Drug Delivery 05/2009; 16(3):153-9. · 2.02 Impact Factor
  • Megumu Higaki, Yuko Higaki, Makoto Kawashima
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    ABSTRACT: Psoriasis is a chronic inflammatory skin disease characterized by epidermal hyperproliferation and infiltration of inflammatory leukocytes. The aim of this study was to clarify the role of innate immunity involving dendritic cells (DC) and keratinocytes in psoriasis. We immunohistochemically examined the expression of DC markers such as CD1a, CD83, CD207 (Langerin), CD208 (DC-LAMP) and CD209 (DC-SIGN) in psoriatic skin and gamma-interferon (IFN-gamma)/12-O-tetradecanoylphorbol-13-acetate (TPA)-stimulated keratinocytes in vitro. CD208 was strongly expressed in basal and suprabasal layer keratinocytes in addition to DC in the perivascular lesions of the psoriatic dermis. Furthermore, the enhanced expression of CD208 in the perinuclear lesions of IFN-gamma-/TPA-stimulated keratinocytes was observed in vitro. Because a defect of the granular layer in psoriatic lesions has been recognized, increased expression of lysosome-related CD208 in the basal and suprabasal keratinocytes of psoriatic lesions might represent aberrant epidermal differentiation. Additionally, these CD208-positive keratinocytes possessing putative antigen-processing activity might play a key role as antigen-presenting cells in psoriatic skin.
    The Journal of Dermatology 04/2009; 36(3):144-9. · 1.77 Impact Factor
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    ABSTRACT: We examined the therapeutic activity of betamethasone disodium 21-phosphate (BP) encapsulated in biocompatible and biodegradable blended nanoparticles of poly (D,L-lactic/glycolic acid) (PLGA)/poly(D,L-lactic acid) (PLA) homopolymers and polyethylene glycol (PEG)-block-PLGA/PLA copolymers (stealth nanosteroid) in experimental arthritis models. Various stealth nanosteroids with a size of 45 to 115 nm were prepared and then intravenously administered to rats with adjuvant arthritis (AA) rats and mice with anti-type II collagen antibody-induced arthritis (AbIA). The accumulation of stealth nanoparticles with Cy7 in inflamed joints was determined using an in vivo imaging system. The type A stealth nanosteroid, composed of PLA (2.6 kDa) and PEG (5 kDa)-PLA (3 kDa), with a PEG content of 10% and a diameter of 115 nm, exhibited the highest anti-inflammatory activity. In AA rats, a 35% decrease in paw inflammation was obtained in 1 day and maintained for 9 days with a single injection of the type A stealth nanosteroid (40 microg of BP), whereas the same does of nonstealth nanosteroid and 3 times higher free BP showed a significantly weaker response. In AbIA mice, a single injection of the type A stealth nanosteroid (3 microg of BP) resulted in complete remission of the inflammatory response after 1 week. Furthermore, in AbAI mice, the accumulation of type A stealth nanoparticles in inflamed joints was shown to parallel the severity of inflammation. The observed strong therapeutic benefit obtained with the type A stealth nanosteroid in experimental arthritis may have been due to prolonged blood circulation and targeting to the inflamed joint in addition to its sustained release in situ.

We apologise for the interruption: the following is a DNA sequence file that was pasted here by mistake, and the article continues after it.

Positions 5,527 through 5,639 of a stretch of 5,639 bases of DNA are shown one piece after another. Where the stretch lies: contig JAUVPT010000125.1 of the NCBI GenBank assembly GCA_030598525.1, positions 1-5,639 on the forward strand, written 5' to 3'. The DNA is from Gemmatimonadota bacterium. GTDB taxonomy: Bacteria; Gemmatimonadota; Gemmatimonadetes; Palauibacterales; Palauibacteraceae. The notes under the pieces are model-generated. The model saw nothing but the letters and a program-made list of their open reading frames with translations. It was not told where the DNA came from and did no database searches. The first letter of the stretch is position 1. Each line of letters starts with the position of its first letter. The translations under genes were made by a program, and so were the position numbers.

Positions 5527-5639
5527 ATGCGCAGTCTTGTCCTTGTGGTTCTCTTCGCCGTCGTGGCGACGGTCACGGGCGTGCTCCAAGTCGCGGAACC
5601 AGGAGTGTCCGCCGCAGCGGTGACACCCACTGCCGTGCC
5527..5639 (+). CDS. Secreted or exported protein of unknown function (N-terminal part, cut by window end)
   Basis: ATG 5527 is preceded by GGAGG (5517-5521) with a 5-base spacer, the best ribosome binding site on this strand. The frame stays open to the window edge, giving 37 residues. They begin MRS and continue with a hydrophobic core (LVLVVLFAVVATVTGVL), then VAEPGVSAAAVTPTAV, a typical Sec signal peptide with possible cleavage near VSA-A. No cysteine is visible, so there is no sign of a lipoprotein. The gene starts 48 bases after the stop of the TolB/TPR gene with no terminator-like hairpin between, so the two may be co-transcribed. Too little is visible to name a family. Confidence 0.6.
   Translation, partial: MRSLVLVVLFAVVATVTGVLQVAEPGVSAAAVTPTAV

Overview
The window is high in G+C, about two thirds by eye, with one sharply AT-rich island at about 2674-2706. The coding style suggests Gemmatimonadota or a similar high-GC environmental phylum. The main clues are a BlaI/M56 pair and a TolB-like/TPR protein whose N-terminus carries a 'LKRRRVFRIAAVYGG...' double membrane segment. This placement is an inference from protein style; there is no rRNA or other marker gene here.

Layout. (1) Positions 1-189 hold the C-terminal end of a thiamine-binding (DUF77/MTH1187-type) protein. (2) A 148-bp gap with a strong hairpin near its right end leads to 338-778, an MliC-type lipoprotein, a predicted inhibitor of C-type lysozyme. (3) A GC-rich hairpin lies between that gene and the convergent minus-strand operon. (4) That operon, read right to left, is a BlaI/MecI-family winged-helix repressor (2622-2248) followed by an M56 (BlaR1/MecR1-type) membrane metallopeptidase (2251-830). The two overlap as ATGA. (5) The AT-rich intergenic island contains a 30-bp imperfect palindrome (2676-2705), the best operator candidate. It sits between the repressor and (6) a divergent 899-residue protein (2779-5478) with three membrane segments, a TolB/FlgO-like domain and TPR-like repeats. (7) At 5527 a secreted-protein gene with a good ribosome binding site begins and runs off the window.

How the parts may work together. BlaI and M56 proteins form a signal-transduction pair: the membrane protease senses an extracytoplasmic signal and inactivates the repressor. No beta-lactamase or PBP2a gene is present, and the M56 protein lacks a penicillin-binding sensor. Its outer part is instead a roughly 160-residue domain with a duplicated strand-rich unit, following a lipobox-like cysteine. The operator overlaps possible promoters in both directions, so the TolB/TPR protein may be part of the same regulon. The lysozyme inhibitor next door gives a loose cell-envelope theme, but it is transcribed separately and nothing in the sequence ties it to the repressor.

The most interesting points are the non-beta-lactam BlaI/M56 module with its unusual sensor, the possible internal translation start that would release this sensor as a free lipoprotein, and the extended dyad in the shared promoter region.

Journal of Pharmacology and Experimental Therapeutics 03/2009; 329(2):412-7. · 3.89 Impact Factor
  • Megumu Higaki
    Drug Delivery System 01/2009; 24(4):394-401.
  • Source
    Megumu Higaki
    Inflammation and Regeneration 01/2009; 29(2):112-117.
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    ABSTRACT: Polymeric micelles consisting of amphiphilic block copolymers have emerged as a promising carrier of various drugs, but unfortunately show a limited potential for encapsulating (solubilizing) such drugs. In this study, hybrid nanoparticles consisting of monomethoxypolyethyleneglycol-polylactide block copolymer (PEG-PLA) and oleic acid calcium salt were prepared to enhance the solubilization of poorly water-soluble drugs. Micelles made of a mixture of sodium oleate and PEG-PLA at various ratios were used as the template for preparation of the nanoparticles. These mixed micelles could efficiently solubilize poorly water-soluble drugs in aqueous media, when compared with polymeric micelles made of PEG-PLA alone. Addition of calcium to the mixed micelles induced the formation of oleic acid calcium salt, resulting in hybrid nanoparticles. These hybrid nanoparticles had a high colloidal stability, neutral zeta potential, and high drug entrapment efficiency. Drugs entrapped in nanoparticles made at a high PEG-PLA ratio were protected from enzymatic degradation in serum, while drugs entrapped in the mixed micelles were not, indicating that the hybrid nanoparticles show good drug retention. These results suggested that such hybrid nanoparticles may be used to expand the availability of poorly water-soluble drugs for various therapeutic applications.